The Atlantic is similar, worrying that NU’s eliteness might make the results not generalize.
That the most marginal students at Northwestern benefit from non-tenure track faculty the most is interesting, and does suggest that such faculty might do well with student bodies less selective than Northwestern’s. But that might not be the biggest issue for generalizing the study’s finding. Rather than asking (just) about comparability of students, or even the capacity to attract elite non-tenure track faculty, we have to ask, where do non-tenure track positions look like the ones at Northwestern? For example, here at Michigan, the Lecturers’ Employee Organization (LEO) has successfully fought to unionize non-tenure track faculty, securing multi-year contracts for more senior instructors, along with benefits, and etc. So we can imagine these findings mapping reasonably well onto Michigan.* But could we say the same for Eastern Michigan? For Washtenaw Community College? For the (seemingly) typical adjunct making less than $3,000 per course with no benefits?
Weissmann at The Atlantic argues that questions about the effectiveness of non-tenure track faculty are important because,
the defining trend among college faculties during the past 20 years or so (40, if you really want to stretch back) has been the rise of the adjuncts. More than ever, colleges today rely on part-time, non-tenure track instructors to teach their students. And we should know what the effects of this switch add up to.
I agree that the rise of part-time non-tenure track faculty is perhaps the defining trend for college education right now (and the evidence from figures like the one above is persuasive), and I agree that studies of the effectiveness of such instructors are important. But this study says nothing about those teachers. Rather, Figlio et al. carefully state in their conclusion:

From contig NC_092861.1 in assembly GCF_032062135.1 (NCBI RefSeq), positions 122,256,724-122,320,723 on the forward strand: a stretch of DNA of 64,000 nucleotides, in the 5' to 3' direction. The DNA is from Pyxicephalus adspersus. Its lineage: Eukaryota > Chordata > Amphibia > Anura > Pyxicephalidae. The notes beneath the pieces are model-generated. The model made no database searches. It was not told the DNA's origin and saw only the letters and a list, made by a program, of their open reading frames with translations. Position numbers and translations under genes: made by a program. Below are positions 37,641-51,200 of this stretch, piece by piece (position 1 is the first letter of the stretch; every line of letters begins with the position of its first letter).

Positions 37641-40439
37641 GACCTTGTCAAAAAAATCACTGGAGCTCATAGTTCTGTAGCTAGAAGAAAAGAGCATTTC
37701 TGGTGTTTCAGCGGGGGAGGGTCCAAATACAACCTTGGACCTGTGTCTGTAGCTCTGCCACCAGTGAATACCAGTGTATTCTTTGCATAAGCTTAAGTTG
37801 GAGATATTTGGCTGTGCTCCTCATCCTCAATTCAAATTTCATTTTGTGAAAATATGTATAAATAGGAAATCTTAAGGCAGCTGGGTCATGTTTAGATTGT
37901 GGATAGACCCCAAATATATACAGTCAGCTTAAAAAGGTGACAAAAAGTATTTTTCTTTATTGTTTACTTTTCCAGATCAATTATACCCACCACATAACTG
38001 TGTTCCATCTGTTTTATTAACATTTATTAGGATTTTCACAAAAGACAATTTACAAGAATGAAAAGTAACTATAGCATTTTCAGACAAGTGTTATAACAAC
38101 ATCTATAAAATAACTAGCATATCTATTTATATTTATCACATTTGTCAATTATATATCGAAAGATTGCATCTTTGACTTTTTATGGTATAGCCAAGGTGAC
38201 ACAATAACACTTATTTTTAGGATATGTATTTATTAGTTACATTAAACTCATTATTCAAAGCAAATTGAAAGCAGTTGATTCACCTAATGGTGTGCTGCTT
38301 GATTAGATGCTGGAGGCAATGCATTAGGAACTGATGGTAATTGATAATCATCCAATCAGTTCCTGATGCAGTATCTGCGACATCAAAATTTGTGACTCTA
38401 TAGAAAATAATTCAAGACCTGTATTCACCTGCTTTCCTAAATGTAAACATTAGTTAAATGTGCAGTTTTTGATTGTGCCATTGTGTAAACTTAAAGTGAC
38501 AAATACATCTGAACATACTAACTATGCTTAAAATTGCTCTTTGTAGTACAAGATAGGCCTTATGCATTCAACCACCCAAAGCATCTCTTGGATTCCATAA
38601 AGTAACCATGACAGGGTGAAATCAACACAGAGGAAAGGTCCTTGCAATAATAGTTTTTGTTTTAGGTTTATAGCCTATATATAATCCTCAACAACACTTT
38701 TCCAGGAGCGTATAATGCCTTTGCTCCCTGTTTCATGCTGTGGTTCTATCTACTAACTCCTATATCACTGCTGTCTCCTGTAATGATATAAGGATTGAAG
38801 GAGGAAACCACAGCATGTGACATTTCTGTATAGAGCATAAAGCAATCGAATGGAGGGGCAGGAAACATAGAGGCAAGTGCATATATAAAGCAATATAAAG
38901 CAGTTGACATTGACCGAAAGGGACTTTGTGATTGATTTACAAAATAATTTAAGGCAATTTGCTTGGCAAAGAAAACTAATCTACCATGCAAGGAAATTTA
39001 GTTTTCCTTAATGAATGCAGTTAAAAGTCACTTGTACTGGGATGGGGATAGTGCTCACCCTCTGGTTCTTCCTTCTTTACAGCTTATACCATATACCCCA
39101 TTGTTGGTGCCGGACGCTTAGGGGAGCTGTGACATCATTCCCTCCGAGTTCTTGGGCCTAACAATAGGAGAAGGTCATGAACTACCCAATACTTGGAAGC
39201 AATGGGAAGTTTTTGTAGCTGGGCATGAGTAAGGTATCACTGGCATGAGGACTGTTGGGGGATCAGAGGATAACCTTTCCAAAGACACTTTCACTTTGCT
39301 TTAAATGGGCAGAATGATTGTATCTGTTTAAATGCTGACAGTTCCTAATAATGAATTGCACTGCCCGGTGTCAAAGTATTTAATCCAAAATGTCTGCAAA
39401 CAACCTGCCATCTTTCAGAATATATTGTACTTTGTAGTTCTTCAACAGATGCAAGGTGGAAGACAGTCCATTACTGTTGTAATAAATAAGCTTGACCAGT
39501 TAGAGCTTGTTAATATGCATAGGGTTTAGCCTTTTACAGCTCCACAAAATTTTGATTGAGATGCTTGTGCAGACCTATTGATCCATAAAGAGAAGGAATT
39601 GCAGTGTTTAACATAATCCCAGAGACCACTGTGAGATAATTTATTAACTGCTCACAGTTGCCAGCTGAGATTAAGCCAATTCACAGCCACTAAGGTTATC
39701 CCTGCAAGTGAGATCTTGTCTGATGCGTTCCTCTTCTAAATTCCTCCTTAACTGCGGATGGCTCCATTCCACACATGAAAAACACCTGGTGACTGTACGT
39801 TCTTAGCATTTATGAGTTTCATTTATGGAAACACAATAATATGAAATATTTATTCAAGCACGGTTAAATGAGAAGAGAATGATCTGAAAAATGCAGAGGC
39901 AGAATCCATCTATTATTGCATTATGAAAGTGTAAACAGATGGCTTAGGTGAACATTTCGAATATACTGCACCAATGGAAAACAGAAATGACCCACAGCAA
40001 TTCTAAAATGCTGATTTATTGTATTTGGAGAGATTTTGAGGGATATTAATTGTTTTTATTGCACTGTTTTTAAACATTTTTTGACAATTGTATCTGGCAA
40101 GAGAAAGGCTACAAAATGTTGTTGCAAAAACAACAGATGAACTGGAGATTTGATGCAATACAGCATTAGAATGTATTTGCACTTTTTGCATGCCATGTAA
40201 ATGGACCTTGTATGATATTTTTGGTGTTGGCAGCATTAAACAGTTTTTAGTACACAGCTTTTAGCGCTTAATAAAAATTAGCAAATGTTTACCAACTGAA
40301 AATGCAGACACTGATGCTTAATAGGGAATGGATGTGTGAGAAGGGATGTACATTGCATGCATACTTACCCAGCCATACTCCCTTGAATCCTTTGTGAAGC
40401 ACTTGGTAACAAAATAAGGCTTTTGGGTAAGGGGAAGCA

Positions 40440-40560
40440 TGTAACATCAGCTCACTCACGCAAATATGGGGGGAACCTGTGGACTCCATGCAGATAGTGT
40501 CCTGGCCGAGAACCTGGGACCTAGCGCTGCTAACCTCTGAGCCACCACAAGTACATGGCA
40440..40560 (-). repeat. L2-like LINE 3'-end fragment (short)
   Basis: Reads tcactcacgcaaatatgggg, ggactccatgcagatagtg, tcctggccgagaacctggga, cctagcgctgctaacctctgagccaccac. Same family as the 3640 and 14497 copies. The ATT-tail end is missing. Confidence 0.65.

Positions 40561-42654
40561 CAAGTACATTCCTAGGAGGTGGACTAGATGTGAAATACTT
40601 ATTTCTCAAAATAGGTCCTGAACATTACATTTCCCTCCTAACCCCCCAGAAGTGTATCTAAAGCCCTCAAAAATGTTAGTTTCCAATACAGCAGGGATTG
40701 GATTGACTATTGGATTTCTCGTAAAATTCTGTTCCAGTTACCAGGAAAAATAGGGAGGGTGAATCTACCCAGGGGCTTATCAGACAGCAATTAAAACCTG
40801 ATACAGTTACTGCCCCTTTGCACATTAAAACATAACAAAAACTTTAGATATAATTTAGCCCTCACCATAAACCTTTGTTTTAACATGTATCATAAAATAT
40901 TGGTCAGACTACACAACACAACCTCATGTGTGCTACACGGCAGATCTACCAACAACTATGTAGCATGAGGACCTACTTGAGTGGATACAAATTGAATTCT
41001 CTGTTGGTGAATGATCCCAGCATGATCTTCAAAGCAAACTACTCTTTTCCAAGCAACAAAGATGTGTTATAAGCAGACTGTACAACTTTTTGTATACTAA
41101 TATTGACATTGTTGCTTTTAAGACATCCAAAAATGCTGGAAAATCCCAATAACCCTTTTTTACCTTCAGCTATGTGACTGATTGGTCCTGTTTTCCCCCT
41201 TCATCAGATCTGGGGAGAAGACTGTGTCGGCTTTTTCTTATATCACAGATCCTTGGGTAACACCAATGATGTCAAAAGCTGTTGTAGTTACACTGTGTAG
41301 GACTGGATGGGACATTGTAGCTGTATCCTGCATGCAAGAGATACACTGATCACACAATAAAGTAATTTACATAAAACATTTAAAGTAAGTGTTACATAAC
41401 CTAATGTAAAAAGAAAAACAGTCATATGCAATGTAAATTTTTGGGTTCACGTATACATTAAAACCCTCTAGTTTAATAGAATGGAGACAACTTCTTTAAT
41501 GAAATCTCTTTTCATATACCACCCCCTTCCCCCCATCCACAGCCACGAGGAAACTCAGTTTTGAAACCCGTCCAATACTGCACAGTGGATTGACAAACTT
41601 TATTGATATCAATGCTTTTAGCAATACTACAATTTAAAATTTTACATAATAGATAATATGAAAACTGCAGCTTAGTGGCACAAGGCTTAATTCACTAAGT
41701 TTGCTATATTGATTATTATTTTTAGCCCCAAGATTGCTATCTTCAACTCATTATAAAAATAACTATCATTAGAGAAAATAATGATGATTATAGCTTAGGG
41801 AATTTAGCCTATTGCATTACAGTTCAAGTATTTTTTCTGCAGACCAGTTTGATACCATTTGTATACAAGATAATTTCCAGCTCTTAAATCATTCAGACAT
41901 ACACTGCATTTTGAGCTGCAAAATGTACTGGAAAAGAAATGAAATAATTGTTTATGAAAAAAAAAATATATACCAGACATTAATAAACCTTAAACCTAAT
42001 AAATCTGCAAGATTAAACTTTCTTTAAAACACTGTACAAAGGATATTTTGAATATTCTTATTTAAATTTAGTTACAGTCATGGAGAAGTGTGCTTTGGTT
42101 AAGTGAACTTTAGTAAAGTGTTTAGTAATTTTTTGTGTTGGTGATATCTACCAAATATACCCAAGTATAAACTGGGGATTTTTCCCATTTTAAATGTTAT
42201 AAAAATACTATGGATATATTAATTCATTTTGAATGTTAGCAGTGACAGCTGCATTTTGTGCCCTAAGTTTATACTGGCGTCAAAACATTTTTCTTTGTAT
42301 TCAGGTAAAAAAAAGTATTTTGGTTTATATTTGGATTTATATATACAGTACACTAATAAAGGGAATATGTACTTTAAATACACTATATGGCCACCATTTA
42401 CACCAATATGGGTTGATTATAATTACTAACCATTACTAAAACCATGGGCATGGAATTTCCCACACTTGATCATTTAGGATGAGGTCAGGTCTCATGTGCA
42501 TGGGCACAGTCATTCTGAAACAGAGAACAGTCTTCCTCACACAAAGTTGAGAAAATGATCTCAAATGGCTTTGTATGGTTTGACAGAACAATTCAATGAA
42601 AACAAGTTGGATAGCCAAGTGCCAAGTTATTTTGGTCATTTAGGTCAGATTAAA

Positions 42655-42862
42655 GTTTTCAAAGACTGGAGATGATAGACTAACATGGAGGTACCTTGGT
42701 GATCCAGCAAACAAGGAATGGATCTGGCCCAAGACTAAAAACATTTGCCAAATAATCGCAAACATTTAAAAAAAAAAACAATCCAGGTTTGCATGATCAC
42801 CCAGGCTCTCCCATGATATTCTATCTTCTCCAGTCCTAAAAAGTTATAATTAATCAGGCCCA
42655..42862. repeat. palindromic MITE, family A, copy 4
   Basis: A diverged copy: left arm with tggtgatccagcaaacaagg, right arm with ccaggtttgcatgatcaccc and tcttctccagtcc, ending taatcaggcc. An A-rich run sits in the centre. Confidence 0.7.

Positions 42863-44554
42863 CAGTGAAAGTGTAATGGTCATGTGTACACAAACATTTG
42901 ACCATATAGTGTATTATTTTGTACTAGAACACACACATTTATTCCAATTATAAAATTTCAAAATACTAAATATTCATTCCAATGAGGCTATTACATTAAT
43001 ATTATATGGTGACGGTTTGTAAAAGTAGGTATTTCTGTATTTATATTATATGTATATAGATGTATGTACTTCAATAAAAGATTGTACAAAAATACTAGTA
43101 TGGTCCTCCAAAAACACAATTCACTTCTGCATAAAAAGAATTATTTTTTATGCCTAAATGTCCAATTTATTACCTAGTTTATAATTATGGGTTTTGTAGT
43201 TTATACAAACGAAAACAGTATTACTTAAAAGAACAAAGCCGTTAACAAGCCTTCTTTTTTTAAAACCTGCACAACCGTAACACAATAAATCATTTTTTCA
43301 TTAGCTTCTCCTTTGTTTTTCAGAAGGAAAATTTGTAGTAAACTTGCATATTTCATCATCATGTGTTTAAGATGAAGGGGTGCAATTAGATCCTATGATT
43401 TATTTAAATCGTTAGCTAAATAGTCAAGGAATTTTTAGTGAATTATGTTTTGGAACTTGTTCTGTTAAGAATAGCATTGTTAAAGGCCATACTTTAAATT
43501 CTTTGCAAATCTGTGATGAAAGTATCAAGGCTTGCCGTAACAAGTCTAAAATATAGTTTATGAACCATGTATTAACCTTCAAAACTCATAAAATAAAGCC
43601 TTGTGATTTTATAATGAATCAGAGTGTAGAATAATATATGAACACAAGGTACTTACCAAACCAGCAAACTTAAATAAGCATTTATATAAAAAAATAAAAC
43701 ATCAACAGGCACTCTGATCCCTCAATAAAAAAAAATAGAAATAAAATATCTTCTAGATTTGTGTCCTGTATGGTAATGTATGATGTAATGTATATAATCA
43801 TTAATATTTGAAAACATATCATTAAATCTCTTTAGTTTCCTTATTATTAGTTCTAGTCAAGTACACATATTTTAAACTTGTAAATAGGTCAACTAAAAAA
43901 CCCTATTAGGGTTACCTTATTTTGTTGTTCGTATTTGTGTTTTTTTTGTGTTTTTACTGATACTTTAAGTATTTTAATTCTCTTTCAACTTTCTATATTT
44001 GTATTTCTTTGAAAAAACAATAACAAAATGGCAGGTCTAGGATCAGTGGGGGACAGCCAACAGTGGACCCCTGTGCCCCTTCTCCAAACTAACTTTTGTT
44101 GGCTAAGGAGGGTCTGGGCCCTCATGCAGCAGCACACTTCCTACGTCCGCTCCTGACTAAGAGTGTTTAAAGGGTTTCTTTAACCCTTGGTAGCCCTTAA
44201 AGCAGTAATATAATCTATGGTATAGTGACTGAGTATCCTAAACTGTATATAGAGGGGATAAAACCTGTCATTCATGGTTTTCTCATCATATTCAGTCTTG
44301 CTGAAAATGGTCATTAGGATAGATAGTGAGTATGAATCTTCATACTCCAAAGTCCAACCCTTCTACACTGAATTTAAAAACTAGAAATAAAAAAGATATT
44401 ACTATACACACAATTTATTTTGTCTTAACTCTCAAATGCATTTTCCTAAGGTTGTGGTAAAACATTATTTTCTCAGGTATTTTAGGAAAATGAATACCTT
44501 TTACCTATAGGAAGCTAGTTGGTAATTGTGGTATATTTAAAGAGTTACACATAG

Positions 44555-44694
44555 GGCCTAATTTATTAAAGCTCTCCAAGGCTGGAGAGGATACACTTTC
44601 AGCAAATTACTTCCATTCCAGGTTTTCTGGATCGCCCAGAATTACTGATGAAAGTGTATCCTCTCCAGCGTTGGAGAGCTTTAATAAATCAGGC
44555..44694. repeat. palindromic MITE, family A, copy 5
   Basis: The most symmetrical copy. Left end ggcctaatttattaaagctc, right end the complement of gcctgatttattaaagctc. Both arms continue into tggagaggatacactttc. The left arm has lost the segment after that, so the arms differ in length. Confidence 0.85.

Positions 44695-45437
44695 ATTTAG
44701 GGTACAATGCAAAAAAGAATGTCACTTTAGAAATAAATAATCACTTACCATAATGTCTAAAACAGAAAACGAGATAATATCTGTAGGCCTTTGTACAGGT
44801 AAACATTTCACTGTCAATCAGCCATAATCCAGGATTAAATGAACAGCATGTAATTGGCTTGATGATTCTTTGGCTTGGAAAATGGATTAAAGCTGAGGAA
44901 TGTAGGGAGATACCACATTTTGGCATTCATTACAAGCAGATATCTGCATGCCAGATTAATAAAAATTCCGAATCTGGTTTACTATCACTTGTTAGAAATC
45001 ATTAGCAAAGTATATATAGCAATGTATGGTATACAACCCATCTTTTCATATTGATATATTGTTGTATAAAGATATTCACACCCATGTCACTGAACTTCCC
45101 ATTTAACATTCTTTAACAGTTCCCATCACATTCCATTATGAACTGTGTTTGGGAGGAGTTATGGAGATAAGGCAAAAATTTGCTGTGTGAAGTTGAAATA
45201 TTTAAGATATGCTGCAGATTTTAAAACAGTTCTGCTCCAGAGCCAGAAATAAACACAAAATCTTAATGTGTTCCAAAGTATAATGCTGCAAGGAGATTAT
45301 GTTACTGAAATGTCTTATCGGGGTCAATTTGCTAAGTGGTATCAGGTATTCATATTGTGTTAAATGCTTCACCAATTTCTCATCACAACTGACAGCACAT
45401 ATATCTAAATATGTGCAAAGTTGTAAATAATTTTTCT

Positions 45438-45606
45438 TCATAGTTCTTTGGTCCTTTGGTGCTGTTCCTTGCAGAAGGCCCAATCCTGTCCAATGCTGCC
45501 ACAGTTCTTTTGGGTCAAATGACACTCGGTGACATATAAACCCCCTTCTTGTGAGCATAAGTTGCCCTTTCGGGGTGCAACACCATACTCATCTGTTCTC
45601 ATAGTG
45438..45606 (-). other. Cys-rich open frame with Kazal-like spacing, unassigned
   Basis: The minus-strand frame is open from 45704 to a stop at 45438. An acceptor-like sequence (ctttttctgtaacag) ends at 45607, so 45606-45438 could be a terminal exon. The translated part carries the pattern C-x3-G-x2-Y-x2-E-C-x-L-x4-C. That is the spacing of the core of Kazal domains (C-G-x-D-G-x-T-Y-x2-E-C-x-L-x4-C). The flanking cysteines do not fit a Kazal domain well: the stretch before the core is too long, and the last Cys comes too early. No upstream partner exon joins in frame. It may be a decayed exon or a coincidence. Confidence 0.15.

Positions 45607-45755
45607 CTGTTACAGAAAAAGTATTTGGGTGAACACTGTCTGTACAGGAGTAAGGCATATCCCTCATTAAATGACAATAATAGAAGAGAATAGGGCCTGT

Our results provide evidence that the rise of full-time designated teachers at U.S. colleges and universities may be less of a cause for alarm than some people think, and indeed, may actually be educationally beneficial. Perhaps the growing practice of hiring a combination of research-intensive tenure track faculty members and teaching-intensive lecturers may be an efficient and educationally positive solution to a research university’s multi-tasking problem.
Note again the emphasis on full-time designated teachers. Full-time non-tenure track faculty are up from 10% to 15% since 1975 – a modest increase. Part-time non-tenure track faculty are up from under 25% to over 40%. Adjunctification is not about lecturers.
Figlio et al.’s study looks to my not especially expert eyes like an excellent evaluation of the efficacy of NU’s non-tenure track lecturers, with obvious relevance to the potential for such full-time faculty at other reasonably selective universities. But it’s just not a study about part-time adjuncts and says nothing about such instructors. So, let’s stop framing it that way.
* And, anecdotally, I can say that as a Michigan undergraduate, many of my best courses were taught by lecturers, and many (though certainly not all) of the instructors known across campus as excellent were lecturers.